YOU KNOW average-speed cameras are here to stay when they get their own special road markings. Drivers will soon start to see distinctive shapes appearing on main roads across the country indicating that cars are entering an average-speed measuring zone.
The white lines, which resemble an upside-down “L” in the centre of the lane, are part of a speed camera system called SafeZone, made by the German company Siemens. The technology is replacing traditional Gatso cameras and the telltale parallel white lines that they use for calibration.
The new markings have so far been appearing in Dorset and around London on the A2, A40 and North Circular. They indicate the point at which a vehicle’s average speed starts to be measured. Cameras take an image of the vehicle and the exact time that it passes the markings. Another is captured when the vehicle leaves the monitoring zone, which can be several miles up the road. The distance between the white markings and the timings are used to calculate the average speed, and to decide whether a speeding ticket should be issued.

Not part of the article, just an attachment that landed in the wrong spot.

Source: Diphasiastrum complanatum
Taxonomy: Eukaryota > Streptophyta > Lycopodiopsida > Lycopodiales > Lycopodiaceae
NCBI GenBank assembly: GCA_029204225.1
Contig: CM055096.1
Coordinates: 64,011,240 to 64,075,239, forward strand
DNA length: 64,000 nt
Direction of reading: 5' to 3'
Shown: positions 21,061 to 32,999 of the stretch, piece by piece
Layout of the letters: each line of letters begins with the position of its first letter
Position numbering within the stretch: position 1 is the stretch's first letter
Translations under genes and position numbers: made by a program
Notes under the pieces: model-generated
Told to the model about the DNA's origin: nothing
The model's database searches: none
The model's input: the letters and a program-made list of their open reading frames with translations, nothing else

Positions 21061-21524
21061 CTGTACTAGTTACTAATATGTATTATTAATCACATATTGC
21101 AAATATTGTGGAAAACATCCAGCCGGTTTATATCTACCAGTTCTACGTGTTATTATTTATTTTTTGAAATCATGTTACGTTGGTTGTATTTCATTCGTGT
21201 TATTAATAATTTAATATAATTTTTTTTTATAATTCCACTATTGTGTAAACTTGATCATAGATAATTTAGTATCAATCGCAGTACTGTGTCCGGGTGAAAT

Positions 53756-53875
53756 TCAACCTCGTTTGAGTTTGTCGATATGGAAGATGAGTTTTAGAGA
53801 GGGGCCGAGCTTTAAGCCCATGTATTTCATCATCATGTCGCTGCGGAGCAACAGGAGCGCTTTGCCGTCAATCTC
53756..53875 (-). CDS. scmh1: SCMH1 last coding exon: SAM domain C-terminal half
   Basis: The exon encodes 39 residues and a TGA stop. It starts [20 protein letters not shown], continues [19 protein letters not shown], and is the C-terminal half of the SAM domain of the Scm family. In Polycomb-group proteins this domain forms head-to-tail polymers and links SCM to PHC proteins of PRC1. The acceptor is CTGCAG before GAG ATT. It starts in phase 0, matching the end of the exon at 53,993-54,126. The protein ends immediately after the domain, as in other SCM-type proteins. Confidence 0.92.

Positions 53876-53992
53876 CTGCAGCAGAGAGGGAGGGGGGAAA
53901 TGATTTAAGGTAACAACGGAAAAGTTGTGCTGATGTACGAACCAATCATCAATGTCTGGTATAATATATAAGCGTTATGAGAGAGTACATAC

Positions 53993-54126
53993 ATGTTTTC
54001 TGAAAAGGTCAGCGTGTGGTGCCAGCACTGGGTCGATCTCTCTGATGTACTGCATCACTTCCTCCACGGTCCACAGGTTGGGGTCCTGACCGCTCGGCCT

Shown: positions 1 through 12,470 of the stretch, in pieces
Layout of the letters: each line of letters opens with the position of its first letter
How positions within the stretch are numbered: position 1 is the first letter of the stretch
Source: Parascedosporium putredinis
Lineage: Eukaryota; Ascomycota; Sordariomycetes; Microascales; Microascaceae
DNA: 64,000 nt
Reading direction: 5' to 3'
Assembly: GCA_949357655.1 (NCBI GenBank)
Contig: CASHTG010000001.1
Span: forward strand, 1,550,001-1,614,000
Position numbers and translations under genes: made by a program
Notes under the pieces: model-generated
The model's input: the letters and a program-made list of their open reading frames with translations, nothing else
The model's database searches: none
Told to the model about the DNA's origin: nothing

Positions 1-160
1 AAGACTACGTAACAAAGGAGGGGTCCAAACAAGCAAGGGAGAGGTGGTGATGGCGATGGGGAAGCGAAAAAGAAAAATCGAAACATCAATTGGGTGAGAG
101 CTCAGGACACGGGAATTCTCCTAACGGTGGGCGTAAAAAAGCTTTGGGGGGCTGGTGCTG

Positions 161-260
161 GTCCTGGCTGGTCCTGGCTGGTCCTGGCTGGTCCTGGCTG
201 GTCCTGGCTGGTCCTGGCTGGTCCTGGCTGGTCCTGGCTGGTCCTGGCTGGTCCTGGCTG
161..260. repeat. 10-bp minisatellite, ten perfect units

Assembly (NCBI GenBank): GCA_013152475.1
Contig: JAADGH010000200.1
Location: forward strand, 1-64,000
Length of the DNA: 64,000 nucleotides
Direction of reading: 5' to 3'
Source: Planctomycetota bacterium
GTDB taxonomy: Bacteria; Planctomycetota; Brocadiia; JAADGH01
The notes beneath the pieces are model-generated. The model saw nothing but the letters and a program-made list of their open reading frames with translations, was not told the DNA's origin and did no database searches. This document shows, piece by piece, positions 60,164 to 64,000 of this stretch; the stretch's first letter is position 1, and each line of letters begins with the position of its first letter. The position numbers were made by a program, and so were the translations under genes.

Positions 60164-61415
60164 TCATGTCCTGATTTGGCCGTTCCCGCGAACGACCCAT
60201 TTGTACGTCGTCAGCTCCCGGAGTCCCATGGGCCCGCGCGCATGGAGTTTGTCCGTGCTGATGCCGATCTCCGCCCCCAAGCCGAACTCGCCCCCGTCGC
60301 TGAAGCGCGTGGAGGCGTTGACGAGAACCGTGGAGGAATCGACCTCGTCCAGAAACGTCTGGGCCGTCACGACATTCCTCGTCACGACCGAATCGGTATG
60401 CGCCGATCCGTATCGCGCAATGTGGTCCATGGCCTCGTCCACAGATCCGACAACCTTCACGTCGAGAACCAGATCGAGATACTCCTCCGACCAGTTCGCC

Average-speed cameras are increasingly being installed on the road network as local authorities replace Gatso cameras that use film. Converting them to digital costs about £36,000 a camera. Average-speed cameras can be £10,000 cheaper per device.
Siemens said average-speed zones were typically being set up on faster roads with 40mph or 50mph speed limits, as these tended to have fewer junctions, which increase the number of cameras needed.
Not all average-speed cameras need road markings. Vysionics, which makes the Specs cameras used on motorways, says its devices don’t need white lines. “Markings could encourage drivers to avoid that location or brake suddenly, which is exactly what you want to avoid,” it said.